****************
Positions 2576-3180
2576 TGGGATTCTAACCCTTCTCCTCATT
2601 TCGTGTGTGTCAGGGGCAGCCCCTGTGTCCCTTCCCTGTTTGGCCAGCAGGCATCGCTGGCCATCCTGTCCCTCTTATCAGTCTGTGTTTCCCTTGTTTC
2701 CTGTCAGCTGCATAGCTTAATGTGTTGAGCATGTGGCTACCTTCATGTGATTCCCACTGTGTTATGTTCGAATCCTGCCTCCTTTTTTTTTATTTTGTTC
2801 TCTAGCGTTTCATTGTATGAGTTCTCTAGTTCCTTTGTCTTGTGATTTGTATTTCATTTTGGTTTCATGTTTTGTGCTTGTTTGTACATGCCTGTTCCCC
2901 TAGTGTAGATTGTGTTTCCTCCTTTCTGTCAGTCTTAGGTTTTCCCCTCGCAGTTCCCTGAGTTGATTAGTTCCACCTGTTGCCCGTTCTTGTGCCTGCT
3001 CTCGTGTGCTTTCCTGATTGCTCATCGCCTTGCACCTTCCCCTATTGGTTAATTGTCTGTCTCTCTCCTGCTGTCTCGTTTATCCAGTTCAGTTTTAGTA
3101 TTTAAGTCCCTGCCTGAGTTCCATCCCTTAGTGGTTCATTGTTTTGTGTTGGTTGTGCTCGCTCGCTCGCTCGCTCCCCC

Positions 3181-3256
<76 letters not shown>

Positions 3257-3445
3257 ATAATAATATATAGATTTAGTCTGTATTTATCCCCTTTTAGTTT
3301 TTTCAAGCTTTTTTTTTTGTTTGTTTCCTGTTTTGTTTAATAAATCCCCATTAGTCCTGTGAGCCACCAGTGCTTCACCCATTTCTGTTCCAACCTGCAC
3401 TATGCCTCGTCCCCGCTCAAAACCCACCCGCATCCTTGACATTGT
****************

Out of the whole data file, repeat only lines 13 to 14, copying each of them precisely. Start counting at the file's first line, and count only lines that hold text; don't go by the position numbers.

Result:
3301 TTTCAAGCTTTTTTTTTTGTTTGTTTCCTGTTTTGTTTAATAAATCCCCATTAGTCCTGTGAGCCACCAGTGCTTCACCCATTTCTGTTCCAACCTGCAC
3401 TATGCCTCGTCCCCGCTCAAAACCCACCCGCATCCTTGACATTGT